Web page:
‘If someone called me a chink or gook online I really wouldn’t care at all. In real life though, depending on who says it, if someone called me a chink or gook I would want to beat the hell out of them… Reason for this is because online they have no clue what race I am and so they are obviously trying to troll me which I find funny. Real life though they are actually attacking my culture/race which I can’t stand, unless it’s a friend or something.’

This becomes more problematic when boundaries between online and offline become fuzzy. However, ‘masking’ doesn’t mean that trolls aren’t skilled at how to hurt their victims. As one troll puts it:

‘Being obscene for shock value can only go so far. You have to interact with the people you are trolling. Twist their words, respond to their comments etc. They get even angrier when you point out flaws in their argument. And you can make them absolutely rage when you start getting inside their heads. Either by selecting a line of attack based on their previous responses (suicides go to hell for religious types) or trying to guess aspects of their lives based on their profiles. The things that hurt most are the comments grounded in truth. Ones that echo the thoughts of whoever you are trolling, bringing up doubts that haunt them everyday.’

It is easy to want to see trolls in clear black and white terms and reading this kind of thing it makes you think they are clearly bad. But Phillips is interested in testing this and inevitably the more she investigates the less helpful it becomes to use such black and white judgments to understand what’s going on. Working out how they fit into our mainstream culture is more enlightening.

She looks at the period from 2008 to 2011 as the ‘golden years’ of trolling and looks at 4chans /b/ site. This has been discussed by many as a ’surreptitious cultural powerhouse.’ In July 2008 Time reported that it had 8.5 million daily page views and 3.3 million monthly visitors. The New York Times in August that year reported that it had the monthly hit rate of 200 million. Out of this, with lulz as its ‘behavioural rudder’, the 4chan community started to become a group with the notion that ‘none of us is as cruel as all of us’ bringing them together into an anonymous mass. Anonymous grew out of this and by 2006 its avatar was the greenman. In July 2007 Anonymous became the subject of the Fox news story describing them as ‘… hackers on steroids, treating the web like a real-life video game… sacking websites and invading MySpace accounts, disrupting innocent people’s lives… and if you fight back, watch out.’ This report fed the trolls in the most lutziest way possible. Traffic grew because of the media interest.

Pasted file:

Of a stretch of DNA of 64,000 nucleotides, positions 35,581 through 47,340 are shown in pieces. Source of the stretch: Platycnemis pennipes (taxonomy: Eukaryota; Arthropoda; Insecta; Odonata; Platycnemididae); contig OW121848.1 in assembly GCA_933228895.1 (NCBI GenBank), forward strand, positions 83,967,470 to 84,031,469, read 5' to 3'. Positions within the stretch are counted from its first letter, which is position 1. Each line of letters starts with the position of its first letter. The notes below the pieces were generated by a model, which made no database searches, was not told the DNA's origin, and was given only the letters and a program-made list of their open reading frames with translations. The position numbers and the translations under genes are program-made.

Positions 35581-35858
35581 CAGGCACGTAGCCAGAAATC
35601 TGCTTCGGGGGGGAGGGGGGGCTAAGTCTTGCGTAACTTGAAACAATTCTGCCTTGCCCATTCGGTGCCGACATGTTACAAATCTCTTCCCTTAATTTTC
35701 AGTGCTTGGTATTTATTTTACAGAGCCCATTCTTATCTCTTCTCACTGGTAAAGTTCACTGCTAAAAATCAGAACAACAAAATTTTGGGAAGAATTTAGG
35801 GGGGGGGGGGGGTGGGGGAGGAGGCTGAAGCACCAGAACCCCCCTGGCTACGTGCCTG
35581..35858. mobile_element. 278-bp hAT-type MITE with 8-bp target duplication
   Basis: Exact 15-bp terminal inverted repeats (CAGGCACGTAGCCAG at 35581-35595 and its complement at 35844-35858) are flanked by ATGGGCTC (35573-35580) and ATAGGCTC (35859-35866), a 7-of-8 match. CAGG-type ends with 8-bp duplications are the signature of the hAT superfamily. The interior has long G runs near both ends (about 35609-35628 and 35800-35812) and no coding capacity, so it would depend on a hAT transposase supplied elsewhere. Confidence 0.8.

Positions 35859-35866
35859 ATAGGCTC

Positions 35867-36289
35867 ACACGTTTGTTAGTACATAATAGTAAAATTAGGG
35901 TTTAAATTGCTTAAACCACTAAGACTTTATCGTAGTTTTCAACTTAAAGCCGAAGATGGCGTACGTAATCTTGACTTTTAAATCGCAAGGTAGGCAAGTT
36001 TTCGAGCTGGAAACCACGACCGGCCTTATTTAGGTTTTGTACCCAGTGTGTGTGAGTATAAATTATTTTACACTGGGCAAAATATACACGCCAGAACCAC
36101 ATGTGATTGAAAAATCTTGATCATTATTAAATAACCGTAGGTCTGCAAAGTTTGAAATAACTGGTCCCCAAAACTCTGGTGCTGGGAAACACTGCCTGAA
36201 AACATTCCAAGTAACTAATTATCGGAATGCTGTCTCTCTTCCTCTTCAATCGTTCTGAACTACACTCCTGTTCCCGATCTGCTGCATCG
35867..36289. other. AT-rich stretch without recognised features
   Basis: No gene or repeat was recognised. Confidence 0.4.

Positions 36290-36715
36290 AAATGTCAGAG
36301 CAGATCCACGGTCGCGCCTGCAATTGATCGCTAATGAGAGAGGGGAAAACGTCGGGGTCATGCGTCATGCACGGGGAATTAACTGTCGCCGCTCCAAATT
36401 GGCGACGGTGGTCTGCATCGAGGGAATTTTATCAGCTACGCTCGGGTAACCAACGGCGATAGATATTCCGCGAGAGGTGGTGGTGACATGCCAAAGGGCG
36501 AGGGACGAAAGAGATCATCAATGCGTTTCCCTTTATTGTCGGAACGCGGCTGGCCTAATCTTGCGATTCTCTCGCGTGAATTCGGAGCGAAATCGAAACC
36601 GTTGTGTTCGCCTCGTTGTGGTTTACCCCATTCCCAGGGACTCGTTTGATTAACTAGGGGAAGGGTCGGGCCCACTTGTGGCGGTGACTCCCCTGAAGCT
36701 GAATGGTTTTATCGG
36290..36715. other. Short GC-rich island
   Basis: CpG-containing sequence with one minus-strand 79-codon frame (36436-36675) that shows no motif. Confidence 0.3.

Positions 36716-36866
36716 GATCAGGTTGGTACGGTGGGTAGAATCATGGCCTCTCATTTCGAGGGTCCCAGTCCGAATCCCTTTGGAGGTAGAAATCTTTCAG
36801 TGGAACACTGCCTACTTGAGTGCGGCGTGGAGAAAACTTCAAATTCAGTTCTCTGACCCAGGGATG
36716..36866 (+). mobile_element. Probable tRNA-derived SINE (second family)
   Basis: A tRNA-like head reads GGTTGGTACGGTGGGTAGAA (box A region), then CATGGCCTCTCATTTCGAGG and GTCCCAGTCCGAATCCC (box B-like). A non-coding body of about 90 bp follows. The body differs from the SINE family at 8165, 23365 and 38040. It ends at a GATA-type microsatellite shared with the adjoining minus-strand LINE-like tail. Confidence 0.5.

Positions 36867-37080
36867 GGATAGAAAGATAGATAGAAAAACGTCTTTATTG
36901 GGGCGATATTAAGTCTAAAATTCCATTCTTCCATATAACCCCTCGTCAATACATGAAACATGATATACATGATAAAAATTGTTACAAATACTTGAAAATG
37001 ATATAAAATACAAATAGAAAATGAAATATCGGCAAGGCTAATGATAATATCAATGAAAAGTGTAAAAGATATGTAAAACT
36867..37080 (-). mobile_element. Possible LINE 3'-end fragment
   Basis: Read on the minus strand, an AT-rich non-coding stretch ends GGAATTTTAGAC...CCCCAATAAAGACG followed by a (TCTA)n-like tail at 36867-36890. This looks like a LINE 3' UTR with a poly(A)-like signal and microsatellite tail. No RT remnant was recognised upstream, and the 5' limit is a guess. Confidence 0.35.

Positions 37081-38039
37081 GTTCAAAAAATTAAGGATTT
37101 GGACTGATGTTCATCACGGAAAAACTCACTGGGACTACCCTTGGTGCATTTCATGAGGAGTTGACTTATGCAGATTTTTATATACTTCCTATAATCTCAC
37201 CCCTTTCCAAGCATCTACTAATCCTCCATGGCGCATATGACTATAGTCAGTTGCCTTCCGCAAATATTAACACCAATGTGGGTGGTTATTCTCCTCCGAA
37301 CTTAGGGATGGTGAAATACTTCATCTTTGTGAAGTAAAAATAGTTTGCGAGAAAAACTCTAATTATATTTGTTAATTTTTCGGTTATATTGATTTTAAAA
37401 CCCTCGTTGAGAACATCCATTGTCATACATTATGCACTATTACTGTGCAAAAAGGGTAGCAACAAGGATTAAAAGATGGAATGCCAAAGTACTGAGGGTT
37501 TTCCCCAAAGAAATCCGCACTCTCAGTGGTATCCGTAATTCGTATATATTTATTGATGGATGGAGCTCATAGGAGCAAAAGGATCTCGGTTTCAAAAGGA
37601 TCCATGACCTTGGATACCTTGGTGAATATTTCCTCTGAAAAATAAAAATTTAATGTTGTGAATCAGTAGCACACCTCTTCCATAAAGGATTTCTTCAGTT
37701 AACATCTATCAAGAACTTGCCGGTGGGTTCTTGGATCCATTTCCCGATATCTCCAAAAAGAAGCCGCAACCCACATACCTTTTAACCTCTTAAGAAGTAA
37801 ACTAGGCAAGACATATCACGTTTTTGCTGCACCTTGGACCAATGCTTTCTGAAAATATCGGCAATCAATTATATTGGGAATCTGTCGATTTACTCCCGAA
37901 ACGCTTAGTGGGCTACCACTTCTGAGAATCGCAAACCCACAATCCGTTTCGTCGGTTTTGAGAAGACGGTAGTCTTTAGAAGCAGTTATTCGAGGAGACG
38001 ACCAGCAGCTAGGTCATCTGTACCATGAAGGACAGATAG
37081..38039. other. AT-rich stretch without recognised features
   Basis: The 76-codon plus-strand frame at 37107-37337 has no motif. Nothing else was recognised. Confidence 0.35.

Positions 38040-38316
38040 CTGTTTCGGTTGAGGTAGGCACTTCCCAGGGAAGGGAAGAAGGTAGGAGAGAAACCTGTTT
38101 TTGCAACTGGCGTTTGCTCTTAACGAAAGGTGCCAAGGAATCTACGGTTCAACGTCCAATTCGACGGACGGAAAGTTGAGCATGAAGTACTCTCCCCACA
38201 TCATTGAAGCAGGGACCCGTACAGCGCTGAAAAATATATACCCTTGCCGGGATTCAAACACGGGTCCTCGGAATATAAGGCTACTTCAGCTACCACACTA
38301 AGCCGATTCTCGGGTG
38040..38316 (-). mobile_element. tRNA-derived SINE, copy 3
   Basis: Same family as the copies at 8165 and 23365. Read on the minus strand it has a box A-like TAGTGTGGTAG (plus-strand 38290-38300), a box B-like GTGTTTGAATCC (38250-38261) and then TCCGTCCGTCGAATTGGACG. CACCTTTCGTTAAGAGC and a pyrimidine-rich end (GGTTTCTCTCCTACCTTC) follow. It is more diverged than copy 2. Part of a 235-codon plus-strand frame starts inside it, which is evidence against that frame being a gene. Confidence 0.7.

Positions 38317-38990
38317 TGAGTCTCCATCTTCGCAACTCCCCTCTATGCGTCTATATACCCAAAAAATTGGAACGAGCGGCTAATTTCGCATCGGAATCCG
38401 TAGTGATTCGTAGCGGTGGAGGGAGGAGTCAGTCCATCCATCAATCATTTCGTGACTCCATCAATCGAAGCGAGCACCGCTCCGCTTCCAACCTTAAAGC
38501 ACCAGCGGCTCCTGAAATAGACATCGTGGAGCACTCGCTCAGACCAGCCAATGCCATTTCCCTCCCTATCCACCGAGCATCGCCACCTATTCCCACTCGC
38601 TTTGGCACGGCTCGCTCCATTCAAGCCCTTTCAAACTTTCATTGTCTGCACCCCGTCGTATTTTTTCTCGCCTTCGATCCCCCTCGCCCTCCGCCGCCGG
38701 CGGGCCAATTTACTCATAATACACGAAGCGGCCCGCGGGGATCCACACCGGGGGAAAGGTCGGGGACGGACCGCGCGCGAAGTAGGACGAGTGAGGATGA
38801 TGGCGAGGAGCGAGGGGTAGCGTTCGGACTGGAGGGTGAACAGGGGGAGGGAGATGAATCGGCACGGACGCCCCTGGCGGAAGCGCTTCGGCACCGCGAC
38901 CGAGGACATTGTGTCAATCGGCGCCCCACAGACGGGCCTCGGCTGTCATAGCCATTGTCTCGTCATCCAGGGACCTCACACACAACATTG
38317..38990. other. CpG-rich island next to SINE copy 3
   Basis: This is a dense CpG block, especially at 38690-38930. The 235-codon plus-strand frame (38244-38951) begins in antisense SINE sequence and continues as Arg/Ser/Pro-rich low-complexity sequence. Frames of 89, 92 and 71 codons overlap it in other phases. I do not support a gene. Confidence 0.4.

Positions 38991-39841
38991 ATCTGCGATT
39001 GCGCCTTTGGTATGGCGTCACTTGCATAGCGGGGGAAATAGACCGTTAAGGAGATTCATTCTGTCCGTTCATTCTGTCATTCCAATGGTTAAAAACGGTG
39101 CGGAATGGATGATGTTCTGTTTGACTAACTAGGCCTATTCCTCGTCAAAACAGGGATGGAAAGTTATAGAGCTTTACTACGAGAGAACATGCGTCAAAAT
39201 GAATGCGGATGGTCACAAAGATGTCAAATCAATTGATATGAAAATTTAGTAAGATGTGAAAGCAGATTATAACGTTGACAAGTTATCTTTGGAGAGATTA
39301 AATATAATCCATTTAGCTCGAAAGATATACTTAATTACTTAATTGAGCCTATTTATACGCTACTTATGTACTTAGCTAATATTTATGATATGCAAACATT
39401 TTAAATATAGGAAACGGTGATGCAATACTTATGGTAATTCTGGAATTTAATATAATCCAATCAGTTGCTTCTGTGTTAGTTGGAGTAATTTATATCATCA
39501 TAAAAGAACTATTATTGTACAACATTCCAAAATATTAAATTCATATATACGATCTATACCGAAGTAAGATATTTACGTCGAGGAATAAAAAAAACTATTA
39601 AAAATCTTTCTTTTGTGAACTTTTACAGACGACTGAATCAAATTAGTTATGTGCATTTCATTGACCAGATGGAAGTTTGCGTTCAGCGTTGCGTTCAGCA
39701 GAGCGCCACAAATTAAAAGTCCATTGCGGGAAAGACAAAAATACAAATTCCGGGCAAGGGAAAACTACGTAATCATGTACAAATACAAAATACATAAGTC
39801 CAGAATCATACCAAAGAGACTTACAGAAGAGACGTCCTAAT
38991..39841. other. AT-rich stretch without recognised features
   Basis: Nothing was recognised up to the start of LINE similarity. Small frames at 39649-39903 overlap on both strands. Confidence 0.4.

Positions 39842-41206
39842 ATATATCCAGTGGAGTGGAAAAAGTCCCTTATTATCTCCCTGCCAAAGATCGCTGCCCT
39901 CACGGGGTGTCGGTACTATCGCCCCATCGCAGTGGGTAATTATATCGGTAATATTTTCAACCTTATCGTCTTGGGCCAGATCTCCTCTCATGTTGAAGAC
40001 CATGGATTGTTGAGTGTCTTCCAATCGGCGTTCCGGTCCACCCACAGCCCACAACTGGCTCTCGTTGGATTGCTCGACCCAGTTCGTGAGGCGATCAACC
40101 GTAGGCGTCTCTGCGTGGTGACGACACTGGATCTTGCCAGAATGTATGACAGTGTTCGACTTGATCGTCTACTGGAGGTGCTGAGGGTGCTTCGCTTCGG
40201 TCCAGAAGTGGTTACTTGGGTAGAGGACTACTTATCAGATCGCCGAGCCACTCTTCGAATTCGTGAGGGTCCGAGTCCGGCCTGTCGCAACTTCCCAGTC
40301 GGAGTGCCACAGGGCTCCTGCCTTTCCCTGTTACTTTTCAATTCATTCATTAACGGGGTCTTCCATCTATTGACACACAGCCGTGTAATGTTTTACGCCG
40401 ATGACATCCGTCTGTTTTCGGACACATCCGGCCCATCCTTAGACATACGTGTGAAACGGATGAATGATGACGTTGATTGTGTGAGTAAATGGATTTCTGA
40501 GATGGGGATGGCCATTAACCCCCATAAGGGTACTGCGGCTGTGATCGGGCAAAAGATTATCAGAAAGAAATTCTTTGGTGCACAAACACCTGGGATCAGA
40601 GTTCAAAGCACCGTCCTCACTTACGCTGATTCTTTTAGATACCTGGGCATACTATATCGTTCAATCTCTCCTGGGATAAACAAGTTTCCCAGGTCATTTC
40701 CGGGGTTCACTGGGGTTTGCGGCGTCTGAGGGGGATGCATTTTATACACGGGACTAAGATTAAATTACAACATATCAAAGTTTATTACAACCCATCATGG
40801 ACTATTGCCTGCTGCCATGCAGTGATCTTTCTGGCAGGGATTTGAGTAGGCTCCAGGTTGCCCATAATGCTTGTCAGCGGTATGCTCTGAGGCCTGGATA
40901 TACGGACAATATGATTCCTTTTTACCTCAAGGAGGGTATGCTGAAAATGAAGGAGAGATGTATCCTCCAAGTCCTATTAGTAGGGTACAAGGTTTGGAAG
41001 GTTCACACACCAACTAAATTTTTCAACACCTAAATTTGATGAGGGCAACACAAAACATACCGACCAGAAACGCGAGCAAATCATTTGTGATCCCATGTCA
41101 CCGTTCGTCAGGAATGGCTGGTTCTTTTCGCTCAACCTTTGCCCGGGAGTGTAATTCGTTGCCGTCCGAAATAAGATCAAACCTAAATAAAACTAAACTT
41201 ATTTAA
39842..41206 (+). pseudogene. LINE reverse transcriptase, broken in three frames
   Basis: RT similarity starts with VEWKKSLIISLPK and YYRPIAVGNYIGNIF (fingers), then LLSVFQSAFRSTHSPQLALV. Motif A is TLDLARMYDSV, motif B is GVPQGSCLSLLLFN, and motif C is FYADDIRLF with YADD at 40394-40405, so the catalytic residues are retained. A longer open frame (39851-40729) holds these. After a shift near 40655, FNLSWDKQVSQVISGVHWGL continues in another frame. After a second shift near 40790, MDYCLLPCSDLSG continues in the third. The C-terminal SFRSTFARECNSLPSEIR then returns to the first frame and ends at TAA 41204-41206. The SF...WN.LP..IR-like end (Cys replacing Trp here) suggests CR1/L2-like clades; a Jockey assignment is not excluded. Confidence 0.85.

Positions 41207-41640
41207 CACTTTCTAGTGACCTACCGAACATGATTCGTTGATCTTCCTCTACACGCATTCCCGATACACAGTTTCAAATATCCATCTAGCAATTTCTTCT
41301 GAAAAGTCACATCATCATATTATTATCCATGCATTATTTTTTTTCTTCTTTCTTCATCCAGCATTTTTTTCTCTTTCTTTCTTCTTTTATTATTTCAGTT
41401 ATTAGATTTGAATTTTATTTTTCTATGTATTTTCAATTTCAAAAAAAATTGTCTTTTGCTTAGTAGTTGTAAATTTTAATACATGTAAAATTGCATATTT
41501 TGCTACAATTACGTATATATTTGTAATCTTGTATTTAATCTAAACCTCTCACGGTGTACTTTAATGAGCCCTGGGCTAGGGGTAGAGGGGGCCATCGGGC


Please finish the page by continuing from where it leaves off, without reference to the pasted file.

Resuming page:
In 2008 Anonymous targeted Scientology. Protesters wearing Guy Fawkes Anonymous masks taken from Alan Moore’s brilliant graphic novel (and subsequent crap film) ‘V for Vendetta’ turned up outside various Scientology centres. By February, two days after the first of these protests, Anonymous had their own Wikipedia entry. Out of the mainstream media’s interest, ‘trolls were given the framework upon which to build their public face.’ Meme creation spliced in with media attention led to detournment, the Situationist/Lettrist process by which a meaning of a statement is turned against itself ‘…by reinforcing the real meaning of the original element’ as Debord scholar Anselm Japp puts it. Trolling draws attention to normalized behaviours in mainstream media that are invisible. The investment in spectacle, the push for success and the quest for profit motivate trolls and media alike, although profit for a troll isn’t money. Phillips’s point isn’t to argue that corporate media institutions are vast trollers, but rather to draw attention to the fact that they use the same tactics and don’t get condemned.